In a previous post I wrote about how the pandemic has obliterated most data models and so building a predictive model to forecast how it will all shake out would be next to impossible. No one can say for sure when the pandemic emergency will begin to subside. No one knows if economic activity will bounce back to pre-pandemic levels once the heavy restrictions have been lifted. No one can say with any certainty which businesses and industries will survive.
Based on a number of surveys here is what we do know:
- Nearly half of companies will reduce office space with many expecting to reduce it by more than 25%.
- Companies are preparing for a long period of altered working conditions with roughly 20% expecting to require masks, protective equipment, and social distancing through 2021 and beyond. Some 15% say conditions have been altered permanently and another 20% have yet to establish a plan.
- Nearly 80% of companies agree that social distancing practices will be the biggest challenge to returning to previous normal operations.
Those are the superficial knowns but in this climate what is a company to do to survive? Survival factors will likely vary by industry so for the sake of brevity lets narrow the view of this piece to the technology industry. One way to look at the factors that contribute to survival is to examine the services and products necessary for businesses in going forward. That is to say, which companies are offering essential products and services that enable survival.
Disruption a key factor
Companies often go out of business because their products or services fail to match what the market demands and we all know that market demands tend to change. A business can also be at risk when its operating processes become obsolete in the face of technological changes that give a persistent advantage to rivals that have disrupted the competitive landscape by embracing new technologies. Digital transformation is one such disruption. When customers prefer the new ways of doing business, such as online, mobile, self-service, digital, streaming, AI, machine learning, and so forth, companies that hang on to older technologies are likely to lose customers, revenues, and market share until they adopt the new ways.In any case, agility is key and successful business will leverage technologies, namely the cloud, to attain a high level of agility.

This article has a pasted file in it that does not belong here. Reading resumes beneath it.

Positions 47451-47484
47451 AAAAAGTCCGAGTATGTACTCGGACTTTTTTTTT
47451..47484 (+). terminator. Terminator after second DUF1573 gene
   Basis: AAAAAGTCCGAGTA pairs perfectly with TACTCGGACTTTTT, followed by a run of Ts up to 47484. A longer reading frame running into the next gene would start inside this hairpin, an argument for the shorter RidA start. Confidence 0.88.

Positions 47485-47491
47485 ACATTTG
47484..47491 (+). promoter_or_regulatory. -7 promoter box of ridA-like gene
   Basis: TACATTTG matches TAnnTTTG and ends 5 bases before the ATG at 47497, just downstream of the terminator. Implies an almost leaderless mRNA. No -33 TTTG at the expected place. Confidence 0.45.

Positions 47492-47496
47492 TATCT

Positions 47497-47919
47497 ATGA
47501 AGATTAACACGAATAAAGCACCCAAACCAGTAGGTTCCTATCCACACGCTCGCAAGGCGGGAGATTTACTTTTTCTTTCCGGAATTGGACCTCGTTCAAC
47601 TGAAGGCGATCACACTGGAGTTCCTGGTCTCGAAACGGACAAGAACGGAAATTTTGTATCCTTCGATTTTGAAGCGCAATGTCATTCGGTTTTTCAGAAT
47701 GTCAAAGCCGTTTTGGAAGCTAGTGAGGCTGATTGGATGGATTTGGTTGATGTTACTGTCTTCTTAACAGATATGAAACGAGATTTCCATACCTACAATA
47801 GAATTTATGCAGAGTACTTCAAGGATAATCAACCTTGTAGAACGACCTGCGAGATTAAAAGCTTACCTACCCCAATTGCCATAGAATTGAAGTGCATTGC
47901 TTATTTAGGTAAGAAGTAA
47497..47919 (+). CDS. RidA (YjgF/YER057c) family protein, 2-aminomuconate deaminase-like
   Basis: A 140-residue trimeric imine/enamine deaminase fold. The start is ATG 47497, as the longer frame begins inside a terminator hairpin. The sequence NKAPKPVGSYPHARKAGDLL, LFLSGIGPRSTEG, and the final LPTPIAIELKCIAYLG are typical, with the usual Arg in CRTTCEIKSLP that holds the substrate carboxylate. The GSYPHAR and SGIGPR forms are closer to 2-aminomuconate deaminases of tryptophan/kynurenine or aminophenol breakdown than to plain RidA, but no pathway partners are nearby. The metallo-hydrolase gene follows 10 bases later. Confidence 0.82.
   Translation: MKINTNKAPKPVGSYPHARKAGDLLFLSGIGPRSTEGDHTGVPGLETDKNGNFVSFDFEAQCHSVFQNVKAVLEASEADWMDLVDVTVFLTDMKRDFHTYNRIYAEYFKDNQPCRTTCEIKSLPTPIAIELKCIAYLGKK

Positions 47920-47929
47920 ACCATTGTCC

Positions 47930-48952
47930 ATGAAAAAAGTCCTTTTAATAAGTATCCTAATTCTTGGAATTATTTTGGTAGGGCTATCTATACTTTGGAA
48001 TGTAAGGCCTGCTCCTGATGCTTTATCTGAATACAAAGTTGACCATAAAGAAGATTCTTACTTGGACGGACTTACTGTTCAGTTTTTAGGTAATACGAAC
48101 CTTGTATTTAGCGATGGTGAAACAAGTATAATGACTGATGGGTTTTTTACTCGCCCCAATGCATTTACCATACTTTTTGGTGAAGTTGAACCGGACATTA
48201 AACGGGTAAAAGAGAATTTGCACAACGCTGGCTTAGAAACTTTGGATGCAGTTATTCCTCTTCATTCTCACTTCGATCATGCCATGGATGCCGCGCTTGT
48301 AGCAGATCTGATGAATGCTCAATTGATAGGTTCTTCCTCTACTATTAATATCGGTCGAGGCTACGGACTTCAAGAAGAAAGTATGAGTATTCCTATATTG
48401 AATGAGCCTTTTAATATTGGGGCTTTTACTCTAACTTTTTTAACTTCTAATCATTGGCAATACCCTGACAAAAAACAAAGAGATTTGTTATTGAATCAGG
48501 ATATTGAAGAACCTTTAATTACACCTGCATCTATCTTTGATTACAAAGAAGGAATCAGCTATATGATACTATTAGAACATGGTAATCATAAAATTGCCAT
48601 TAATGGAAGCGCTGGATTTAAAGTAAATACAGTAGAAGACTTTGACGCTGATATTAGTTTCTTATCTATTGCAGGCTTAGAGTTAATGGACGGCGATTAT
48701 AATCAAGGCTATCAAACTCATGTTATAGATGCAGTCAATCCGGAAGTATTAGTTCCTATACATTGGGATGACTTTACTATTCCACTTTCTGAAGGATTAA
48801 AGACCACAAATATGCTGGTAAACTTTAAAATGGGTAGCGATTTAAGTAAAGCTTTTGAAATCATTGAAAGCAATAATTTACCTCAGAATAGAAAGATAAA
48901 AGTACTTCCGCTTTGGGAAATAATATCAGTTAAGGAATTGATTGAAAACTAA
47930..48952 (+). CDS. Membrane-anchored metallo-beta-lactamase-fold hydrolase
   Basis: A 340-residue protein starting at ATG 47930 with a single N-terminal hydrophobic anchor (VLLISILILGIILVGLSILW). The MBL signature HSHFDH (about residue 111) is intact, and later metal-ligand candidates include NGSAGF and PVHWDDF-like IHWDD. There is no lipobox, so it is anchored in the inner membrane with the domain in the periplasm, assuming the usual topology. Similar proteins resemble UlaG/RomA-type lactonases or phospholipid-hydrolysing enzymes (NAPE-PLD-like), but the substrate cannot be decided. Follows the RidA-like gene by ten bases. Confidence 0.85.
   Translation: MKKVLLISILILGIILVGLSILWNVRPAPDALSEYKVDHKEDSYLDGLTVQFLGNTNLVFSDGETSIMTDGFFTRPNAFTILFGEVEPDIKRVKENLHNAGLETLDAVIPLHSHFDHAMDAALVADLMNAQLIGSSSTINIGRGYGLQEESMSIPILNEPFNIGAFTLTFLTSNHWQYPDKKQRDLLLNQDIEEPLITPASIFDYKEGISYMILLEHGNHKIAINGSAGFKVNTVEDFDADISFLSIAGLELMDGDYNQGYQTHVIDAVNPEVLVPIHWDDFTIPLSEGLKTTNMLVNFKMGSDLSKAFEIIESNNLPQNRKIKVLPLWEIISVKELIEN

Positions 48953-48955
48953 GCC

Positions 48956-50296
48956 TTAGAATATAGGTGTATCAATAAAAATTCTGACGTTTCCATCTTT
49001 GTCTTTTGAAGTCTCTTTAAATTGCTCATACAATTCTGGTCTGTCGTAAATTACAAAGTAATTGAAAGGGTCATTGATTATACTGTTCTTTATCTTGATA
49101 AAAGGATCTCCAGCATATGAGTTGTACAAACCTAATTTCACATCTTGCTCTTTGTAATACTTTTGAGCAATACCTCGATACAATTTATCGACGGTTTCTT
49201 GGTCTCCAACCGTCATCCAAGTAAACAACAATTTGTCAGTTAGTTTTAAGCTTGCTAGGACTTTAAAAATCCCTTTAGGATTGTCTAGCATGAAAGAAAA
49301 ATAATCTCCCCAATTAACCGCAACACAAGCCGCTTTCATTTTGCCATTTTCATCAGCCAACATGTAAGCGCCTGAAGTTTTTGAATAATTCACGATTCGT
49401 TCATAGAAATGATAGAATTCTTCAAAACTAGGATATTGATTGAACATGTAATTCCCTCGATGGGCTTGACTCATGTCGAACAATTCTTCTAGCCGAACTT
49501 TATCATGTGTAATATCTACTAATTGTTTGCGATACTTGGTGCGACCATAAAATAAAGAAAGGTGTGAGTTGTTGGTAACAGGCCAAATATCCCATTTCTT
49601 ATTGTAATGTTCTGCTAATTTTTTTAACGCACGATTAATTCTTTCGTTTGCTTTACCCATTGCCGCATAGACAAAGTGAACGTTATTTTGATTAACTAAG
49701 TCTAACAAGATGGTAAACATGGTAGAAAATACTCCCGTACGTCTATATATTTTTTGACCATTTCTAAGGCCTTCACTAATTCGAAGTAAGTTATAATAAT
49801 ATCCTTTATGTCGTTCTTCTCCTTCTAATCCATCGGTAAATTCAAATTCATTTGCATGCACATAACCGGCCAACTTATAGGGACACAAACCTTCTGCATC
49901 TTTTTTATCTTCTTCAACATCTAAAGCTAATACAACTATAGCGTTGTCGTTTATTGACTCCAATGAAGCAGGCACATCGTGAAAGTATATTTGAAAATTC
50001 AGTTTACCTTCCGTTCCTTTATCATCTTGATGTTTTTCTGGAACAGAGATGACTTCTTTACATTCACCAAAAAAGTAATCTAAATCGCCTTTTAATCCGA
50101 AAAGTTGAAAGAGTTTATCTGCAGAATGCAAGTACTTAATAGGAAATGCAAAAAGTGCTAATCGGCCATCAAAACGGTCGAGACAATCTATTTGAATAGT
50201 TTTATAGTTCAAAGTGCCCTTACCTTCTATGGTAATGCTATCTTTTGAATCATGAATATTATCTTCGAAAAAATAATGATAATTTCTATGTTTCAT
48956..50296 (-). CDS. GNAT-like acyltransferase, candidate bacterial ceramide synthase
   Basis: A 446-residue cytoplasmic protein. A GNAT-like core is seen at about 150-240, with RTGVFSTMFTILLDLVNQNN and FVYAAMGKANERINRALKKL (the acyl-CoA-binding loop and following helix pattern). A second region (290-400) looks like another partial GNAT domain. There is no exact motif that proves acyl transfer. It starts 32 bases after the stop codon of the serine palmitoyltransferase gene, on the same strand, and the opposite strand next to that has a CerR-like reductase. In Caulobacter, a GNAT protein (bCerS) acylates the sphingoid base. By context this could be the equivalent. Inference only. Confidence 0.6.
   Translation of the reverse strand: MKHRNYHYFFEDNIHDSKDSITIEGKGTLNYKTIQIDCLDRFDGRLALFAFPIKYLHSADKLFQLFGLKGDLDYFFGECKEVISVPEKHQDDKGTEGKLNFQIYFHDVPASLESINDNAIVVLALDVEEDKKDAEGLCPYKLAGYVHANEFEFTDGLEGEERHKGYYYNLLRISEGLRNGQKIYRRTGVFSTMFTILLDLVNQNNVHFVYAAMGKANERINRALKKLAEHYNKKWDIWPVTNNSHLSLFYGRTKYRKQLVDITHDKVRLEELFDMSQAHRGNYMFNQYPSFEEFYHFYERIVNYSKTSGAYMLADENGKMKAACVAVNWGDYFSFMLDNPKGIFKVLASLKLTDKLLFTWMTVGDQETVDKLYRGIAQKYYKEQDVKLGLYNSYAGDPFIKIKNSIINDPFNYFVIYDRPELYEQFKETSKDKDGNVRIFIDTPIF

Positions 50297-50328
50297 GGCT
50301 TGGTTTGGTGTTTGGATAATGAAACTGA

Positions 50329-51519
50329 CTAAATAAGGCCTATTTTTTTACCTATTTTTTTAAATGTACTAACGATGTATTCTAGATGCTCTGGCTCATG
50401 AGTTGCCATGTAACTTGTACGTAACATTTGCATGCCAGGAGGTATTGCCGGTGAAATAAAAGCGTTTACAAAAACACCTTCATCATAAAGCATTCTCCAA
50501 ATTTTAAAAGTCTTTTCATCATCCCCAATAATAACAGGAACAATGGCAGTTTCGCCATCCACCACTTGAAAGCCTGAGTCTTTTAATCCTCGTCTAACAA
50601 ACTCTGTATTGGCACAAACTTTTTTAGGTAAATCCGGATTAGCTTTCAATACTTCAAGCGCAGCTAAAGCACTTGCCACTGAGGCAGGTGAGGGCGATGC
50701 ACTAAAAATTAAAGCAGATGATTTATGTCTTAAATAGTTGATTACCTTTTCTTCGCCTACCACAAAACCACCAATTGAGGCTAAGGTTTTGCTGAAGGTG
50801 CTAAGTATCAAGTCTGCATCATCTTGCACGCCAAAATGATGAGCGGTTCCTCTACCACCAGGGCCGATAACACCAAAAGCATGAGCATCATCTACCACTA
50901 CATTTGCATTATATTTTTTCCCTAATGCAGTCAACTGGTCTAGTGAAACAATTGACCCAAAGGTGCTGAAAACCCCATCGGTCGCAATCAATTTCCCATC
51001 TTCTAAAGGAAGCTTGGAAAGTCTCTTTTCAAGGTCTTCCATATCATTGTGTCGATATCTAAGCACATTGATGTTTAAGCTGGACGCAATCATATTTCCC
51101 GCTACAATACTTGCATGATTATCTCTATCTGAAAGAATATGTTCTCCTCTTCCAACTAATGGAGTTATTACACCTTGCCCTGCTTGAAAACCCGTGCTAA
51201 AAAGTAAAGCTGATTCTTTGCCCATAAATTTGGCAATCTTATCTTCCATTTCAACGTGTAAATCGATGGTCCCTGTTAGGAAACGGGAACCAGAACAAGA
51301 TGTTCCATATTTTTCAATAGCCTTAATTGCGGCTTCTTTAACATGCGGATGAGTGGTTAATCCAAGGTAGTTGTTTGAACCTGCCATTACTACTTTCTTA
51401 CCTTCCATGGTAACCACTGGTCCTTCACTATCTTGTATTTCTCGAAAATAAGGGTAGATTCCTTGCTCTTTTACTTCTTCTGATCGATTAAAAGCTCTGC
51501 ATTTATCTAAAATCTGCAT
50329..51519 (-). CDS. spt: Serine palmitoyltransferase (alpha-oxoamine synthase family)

We essentially live in a virtual world now and the vendors that provided the virtual lifelines for us during the pandemic will bounce back earliest and strongest. Similarly, the SaaS vendors and cloud service operators supporting this virtual world, will be in a solid position and poised for runaway growth.
Our new world is online, on-demand, self-service, mobile, social, streaming, virtual, and cloud-centric. The forward thinking vendors have made major investments in AI, automation, robotics, edge computing, and the Internet of Things. These are all key enablers for a world where we won’t need to interact closely with other human beings. The forward thinking vendors will emerge into a tech marketplace in which vendors that weren’t agile or prepared for change will have succumbed to COVID-19.
The need for cash and a big war chest
The pandemic has created bottlenecks and inefficiencies in the marketplace making it difficult for companies to complete or close business in a timely manner.
When companies have to take more time than normal to close revenue or secure the necessary cash to stay above water in tough economic conditions then they are more at risk. Tech firms that had healthy cash positions going in, or that currently have ready access to credit and other funding to keep going will bounce back fastest. They can hire, invest in new operating capital, and otherwise grow to meet what’s sure to be a lot of pent-up demand from frustrated customers as the pandemic subsides.
If there is any good news it is that the crisis hit at the end of the longest bull market in history and coincidentally at the end of a long period of full employment, meaning that there is a good bit of cash out there. Therefore the investment community will not need to search too hard to find enough capital to fund whatever firms survive the crisis and are ready to get back to work. Here again, the cloud services businesses should be in a great position.
Weathering the storm
Whether a tech company can survive any COVID-19-triggered downturn depends upon how well it weathers the challenges noted above. It also depends on whether it maintains a healthy enough balance sheet during this emergency and in the immediate aftermath.
Another recovery factor is whether a company can retain enough valuable assets on its balance sheet during the worst of the crisis. If the going gets tough and it drains its cash reserves, it can bounce back effectively if it can sell or leverage key assets in order to raise the cash necessary to stay afloat until business conditions improve.
Serving it on the plate
When demand falls, sales cycles lengthen, or prices decline, the companies that have a war chest of cash or a treasure trove of valuable products, services, and IP that they could conceivably liquidate, will survive.
The period we’re going through also amply demonstrates the value of cloud, digital, streaming, edge, artificial intelligence, and other digital transformation technologies. After the financial crisis in 2008 it was the companies that embraced digital automation and digital transformation, and maintained or amped up marketing and sales that not only survived but emerged victorious.
In this pandemic the companies that have embraced the cloud, become disruptors, and held on to cash will be the clear winners.